“He Knew” can be purchased through Amazon.com.
One of Dorine’s greatest joys is seeing her daughter live out her dreams. Lundon Knighten is an actress, singer-songwriter, dancer, director and playwright. She has worked with artists like Usher, Keyshia Cole, Chris Brown, Leona Lewis and Teairra Mari, and has also written songs with major music producers Jim Jonsin, DJ Khaled, and Harvey Mason, Jr.
In fact, Lundon’s work on Usher’s hit single “Lemme See” earned her the No. 2 spot on the US Billboard Hot R&B/Hip-Hop Songs chart.
Currently single, Dorine said she is enjoying life to the fullest and will welcome true love when it comes.
“I’ve been single for 10 years now. I’ve fallen so in love with myself that whenever I hear nonsense, I can just walk away. I just keep on keeping on because the less stress in our body the less sickness will occur.”Dorine Drake
Through it all, Dorine has never let her diagnosis keep her from enjoying each day – a mindset she says has made all the difference.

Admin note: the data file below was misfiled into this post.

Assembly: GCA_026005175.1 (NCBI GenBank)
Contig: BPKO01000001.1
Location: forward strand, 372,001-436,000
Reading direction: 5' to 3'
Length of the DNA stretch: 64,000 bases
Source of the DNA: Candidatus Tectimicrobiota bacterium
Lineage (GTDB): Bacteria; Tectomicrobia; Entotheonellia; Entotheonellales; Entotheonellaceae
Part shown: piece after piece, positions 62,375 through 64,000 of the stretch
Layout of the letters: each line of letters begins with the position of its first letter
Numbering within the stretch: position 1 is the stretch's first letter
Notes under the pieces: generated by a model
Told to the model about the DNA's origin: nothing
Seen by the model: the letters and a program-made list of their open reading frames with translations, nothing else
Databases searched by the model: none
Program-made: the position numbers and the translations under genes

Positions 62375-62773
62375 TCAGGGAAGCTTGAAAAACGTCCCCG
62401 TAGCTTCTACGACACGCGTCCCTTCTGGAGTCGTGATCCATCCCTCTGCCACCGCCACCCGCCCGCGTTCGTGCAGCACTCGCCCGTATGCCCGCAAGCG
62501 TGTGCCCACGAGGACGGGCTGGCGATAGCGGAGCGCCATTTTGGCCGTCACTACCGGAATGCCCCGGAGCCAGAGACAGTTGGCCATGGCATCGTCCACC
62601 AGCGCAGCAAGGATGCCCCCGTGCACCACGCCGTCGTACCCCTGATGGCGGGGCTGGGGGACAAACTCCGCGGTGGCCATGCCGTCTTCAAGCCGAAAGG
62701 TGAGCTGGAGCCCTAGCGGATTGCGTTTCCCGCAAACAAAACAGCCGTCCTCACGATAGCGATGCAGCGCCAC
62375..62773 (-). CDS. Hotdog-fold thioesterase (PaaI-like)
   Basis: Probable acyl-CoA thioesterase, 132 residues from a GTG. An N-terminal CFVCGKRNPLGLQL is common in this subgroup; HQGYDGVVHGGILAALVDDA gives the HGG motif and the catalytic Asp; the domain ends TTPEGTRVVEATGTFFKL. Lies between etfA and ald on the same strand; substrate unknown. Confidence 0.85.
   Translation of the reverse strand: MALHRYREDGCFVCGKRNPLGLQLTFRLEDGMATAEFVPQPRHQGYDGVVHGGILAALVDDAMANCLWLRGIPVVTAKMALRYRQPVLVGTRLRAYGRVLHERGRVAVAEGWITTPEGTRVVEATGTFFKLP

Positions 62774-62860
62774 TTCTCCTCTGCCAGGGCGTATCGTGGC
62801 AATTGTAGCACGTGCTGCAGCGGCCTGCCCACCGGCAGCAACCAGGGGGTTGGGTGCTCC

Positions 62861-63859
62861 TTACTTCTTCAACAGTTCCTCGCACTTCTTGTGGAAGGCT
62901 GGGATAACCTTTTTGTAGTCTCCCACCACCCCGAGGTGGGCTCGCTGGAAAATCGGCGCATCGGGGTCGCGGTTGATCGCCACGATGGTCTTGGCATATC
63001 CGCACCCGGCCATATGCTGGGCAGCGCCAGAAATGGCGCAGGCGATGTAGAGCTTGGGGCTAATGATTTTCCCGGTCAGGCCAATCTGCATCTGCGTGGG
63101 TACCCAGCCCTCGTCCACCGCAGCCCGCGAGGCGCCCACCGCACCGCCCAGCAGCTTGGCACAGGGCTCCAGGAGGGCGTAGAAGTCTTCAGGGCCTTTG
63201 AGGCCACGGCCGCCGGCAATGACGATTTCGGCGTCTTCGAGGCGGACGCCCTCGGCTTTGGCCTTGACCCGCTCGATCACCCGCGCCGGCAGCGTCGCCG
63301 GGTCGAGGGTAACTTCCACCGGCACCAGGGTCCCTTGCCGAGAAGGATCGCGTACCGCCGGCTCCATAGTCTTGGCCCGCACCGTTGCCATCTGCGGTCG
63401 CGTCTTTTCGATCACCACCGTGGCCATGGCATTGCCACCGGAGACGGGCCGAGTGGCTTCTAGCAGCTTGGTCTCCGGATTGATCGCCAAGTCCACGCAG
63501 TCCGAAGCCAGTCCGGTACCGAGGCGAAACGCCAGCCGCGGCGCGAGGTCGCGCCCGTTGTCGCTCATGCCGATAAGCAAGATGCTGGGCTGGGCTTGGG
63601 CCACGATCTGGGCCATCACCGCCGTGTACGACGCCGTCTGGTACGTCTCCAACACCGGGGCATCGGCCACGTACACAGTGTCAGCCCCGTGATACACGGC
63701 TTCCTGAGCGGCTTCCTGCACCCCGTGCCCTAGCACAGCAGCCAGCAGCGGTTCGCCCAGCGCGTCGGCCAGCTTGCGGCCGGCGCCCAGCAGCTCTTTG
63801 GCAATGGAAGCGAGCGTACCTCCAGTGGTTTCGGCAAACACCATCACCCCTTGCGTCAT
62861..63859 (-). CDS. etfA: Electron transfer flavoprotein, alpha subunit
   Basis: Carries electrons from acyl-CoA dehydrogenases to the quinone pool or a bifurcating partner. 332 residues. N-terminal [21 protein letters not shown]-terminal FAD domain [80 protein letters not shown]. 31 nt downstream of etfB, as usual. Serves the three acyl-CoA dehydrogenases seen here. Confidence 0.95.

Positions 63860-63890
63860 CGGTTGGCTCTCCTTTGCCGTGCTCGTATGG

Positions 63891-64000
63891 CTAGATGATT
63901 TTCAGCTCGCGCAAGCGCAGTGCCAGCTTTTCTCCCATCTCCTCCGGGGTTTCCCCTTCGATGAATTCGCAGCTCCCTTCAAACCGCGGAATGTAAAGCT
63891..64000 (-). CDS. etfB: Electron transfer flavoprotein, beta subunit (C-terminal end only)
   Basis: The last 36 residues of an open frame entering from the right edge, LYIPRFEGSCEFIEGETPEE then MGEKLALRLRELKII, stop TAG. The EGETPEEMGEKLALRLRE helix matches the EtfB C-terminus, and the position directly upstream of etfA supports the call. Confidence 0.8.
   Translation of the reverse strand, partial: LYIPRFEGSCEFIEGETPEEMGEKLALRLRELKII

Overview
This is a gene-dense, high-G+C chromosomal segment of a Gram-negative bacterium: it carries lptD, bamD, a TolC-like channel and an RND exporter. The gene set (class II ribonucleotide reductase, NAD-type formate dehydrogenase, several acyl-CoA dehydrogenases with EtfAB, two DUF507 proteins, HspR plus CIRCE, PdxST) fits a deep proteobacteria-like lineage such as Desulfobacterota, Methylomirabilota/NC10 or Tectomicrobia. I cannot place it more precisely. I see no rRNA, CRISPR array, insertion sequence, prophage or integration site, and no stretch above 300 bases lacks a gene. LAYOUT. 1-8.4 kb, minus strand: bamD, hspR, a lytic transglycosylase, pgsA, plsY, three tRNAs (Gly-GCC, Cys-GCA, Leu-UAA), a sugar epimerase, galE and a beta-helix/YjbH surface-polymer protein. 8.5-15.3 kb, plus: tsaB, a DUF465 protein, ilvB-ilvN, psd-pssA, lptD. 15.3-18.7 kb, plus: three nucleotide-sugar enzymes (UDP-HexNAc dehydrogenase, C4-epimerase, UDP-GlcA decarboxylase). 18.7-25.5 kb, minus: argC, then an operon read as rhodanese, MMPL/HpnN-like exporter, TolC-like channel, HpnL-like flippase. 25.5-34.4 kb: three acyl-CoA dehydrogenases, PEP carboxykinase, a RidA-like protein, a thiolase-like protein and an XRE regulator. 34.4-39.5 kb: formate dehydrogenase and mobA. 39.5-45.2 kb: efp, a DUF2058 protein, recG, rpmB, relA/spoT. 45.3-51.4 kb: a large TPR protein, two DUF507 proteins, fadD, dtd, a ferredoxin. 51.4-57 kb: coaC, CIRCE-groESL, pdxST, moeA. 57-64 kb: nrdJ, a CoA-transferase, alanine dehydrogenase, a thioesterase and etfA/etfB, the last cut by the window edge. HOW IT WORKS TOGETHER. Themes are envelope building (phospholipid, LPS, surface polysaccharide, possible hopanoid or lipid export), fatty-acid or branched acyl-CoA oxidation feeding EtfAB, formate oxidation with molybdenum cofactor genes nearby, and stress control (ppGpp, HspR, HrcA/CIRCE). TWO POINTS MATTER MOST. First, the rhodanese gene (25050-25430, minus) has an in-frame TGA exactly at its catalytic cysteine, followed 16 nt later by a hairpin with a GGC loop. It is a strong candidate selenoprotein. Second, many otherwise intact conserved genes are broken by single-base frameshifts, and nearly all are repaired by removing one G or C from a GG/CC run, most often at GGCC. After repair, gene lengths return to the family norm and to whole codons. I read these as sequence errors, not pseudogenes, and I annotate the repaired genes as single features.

“I say to anyone in a similar position: you are not alone. I used to be in the same state but when you love on yourself, other people see it and you will attract the right people into your life,” she said. “This experience has taught me to empathize with everyone because you don’t know what the next person is going through because I hid my story very well. God knows what we go through, as a matter of fact, I believe that he set it up that way. He knew me before I knew me.”
Since her diagnosis nearly 30 years ago, Dorine has managed to keep her viral load undetectable, meaning she cannot transmit the virus to anyone. For anyone out there struggling to adjust to health challenges or an unfavourable diagnosis, Dorine said focusing on the positive is best.
“My advice would be to go with the flow. Everything happens the way it’s supposed to. Just adjust your crown, ask for help and do whatever you need to do to stay focused and grounded,” she said. “Once I realized that the devil had to check with God before he could attempt to attack us, I became fearless. Don’t worry so much about what others think.”
“Life has taught me that I’m strong; that I’m superwoman and that I’m loved. I have a whole new community of people who love me. They know me and still love me. A lot of people worry that if people find out they’re not going to like me, but I don’t care because I like me.”Dorine Drake
Vimbai E. is a writer, journalist, ghostwriter and the founder of The Weight She Carries. With hundreds of articles publishing online, in print and for broadcast, her love of language and storytelling shines through every piece of writing that bears her name.